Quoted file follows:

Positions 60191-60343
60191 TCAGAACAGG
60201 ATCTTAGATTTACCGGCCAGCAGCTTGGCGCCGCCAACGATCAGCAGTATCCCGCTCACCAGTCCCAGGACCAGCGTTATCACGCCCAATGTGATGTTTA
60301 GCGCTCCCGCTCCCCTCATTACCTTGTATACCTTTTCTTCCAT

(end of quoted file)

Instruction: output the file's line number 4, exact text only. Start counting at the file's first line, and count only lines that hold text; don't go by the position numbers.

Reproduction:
60301 GCGCTCCCGCTCCCCTCATTACCTTGTATACCTTTTCTTCCAT